This fragile balance threatened to unravel at the end of World War II when tensions flared between the Soviet Union and Turkey, as the Soviet Union pressed Turkey to renegotiate the Montreux Convention so that the Soviets could share control over the Bosporus and Dardanelles with Turkey. Known as the 1946 Turkish Straits crisis, the Soviet Union increased its Black Sea military presence and pressed the Turkish government to accept its demand for military bases on Turkish soil. In an attempt to shield itself from Soviet pressure, Turkey sought help from the United States, which responded by sending U.S. warships to the region. Although the Soviet Union eventually backed down, the incident was one catalyst for the 1947 Truman Doctrine, which sought to contain a growing Soviet threat in the Mediterranean by anchoring both Turkey and Greece as members of NATO by 1952. Throughout the Cold War, there was an uneasy equilibrium in the Black Sea among Turkey, NATO, the United States, and the Soviet Union. From 1976 on, Turkey allowed Soviet aircraft carriers built in Ukraine (Kiev-class, then Kuznetsov-class) to pass through the straits.
Following the collapse of the Soviet Union in 1991, the Black Sea region was less geostrategically significant from a Western perspective, but it remained instrumental in shaping Russia’s concept of its “near abroad.” The most important strategic issue following the end of the Cold War was the removal of nuclear weapons from Ukraine, which was encapsulated in the 1994 Budapest Memorandum in which Ukraine agreed to the removal of its nuclear weapons in exchange for security guarantees by Russia, the United States, and the United Kingdom (supported by France and China) to protect its territorial integrity.
Despite this policy success, an uneasy relationship continued between Ukraine and Russia over the strategic Crimean peninsula. Given as a 'gift' by Premier Nikita Khrushchev of the Soviet Union in 1954 in honor of the 300th anniversary of Ukraine’s merger with Tsarist Russia, Crimea became a persistent bargaining chip between the two states. Russia retained military infrastructure, notably a base in Sevastopol that was necessary to the operation of the Black Sea Fleet. At the time of the dissolution of the Soviet Union, there were 100,000 Russian personnel, 60,000 service members, and 835 vessels, including 28 submarines, which were effectively used to pressure Kyiv regarding the legal status of Sevastopol City and its critical infrastructure. Moscow, whose move was also driven by a nationalistic fervor for Crimea, was able to effectively use its lasting political ties with Crimean officials (Crimea retained autonomy and its own constitution until 1995) to increase pressure on Kyiv. In 1997, the Ukraine-Russia Friendship Treaty split the Soviet Black Sea Fleet between Russia (81 percent) and Ukraine (19 percent) and allowed Russia, in exchange for the cancellation of most of the Ukrainian debt and concessionary energy prices, to lease the Sevastopol base for 20 years, a term extended until 2042 in 2010.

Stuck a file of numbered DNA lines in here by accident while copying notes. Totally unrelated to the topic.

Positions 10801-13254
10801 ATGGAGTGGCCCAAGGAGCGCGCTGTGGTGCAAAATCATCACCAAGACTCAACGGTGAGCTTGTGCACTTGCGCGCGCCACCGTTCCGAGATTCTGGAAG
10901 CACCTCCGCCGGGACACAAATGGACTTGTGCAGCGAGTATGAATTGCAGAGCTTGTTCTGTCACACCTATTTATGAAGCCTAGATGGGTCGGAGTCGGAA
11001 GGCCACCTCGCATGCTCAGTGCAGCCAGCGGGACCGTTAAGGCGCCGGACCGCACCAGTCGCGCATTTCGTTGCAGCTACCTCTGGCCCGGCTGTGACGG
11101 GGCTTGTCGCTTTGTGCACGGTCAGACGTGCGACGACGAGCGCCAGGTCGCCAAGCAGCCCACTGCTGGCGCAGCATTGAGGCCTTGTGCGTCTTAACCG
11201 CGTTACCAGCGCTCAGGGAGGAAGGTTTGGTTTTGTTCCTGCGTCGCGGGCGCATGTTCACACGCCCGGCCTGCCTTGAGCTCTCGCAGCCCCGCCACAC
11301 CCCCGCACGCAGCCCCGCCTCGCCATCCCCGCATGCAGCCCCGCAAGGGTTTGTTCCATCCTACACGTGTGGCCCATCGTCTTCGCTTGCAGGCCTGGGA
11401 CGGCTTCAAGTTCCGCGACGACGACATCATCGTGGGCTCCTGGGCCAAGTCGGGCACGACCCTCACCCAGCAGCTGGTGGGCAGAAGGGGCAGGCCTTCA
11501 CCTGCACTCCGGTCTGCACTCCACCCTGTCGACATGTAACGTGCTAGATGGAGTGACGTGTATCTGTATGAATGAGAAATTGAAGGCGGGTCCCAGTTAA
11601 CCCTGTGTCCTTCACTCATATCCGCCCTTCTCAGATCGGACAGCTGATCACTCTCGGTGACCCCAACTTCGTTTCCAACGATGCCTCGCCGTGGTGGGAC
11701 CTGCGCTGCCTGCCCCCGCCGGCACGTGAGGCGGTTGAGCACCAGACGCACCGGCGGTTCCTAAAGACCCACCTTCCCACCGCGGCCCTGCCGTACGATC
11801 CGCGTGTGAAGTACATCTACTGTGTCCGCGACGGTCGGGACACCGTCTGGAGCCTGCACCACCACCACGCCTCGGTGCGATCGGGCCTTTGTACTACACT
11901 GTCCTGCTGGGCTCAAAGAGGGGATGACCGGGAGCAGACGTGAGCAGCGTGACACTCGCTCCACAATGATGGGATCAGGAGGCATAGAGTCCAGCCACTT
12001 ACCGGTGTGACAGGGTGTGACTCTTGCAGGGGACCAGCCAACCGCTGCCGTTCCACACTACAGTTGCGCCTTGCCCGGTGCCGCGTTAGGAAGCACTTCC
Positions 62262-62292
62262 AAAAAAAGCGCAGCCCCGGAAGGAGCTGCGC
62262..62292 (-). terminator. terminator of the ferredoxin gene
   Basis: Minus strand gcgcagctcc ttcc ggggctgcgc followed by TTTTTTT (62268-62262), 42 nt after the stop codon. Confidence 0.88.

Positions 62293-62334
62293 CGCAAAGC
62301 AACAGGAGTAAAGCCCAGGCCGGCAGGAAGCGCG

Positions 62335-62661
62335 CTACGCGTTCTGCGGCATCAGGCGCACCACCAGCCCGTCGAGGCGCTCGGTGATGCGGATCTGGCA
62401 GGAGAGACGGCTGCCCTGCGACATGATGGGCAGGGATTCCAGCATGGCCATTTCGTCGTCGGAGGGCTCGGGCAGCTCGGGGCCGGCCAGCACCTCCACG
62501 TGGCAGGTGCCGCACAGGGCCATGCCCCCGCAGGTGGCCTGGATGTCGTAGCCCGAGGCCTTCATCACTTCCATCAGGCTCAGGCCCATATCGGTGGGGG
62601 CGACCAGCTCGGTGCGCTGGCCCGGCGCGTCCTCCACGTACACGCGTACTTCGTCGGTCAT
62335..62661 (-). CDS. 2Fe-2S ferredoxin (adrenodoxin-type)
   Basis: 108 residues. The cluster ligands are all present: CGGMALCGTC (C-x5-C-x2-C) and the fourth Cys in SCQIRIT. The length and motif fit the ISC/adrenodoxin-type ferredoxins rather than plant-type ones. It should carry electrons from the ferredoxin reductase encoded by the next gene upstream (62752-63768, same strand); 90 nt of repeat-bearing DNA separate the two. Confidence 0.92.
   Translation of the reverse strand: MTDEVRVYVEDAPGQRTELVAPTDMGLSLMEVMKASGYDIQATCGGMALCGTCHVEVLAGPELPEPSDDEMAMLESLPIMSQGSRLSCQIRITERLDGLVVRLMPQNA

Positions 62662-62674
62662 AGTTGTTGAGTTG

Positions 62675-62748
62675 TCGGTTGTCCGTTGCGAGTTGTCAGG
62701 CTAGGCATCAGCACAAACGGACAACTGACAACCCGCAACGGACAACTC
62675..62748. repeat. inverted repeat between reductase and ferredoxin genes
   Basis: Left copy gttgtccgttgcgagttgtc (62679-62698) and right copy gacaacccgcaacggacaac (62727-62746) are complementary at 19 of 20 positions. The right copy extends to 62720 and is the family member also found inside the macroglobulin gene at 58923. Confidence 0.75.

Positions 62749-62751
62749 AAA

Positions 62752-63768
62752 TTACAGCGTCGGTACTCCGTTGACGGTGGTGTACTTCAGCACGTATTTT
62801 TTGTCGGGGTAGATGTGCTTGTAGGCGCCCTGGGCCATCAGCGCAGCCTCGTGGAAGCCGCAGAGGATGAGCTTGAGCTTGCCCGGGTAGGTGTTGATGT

A New Russia Emerges
Although Russia maintained the perception that its former Soviet Republics—and the Black Sea area—belonged to its natural sphere of influence, it lacked the political, economic, and military power to fully impose its will. This began to change with a more assertive Russian regional policy in response to the so-called Color Revolutions, which occurred in Russia’s neighborhood in Georgia (the 2003–2004 Rose Revolution) and in Ukraine (the 2004–2005 Orange Revolution), where leaders who were more susceptible to Russian influence and interests were replaced by pro-West and pro-Euro-Atlantic leaders. At this same time, NATO membership expanded to include Bulgaria and Romania in 2004, which resulted in three out of the six Black Sea littoral states being members of NATO, and two other states, Ukraine and Georgia, working in close partnership with the alliance with a potential view toward NATO membership. NATO viewed the Black Sea as “important for Euro-Atlantic security” (Bucharest Summit Declaration, 2008).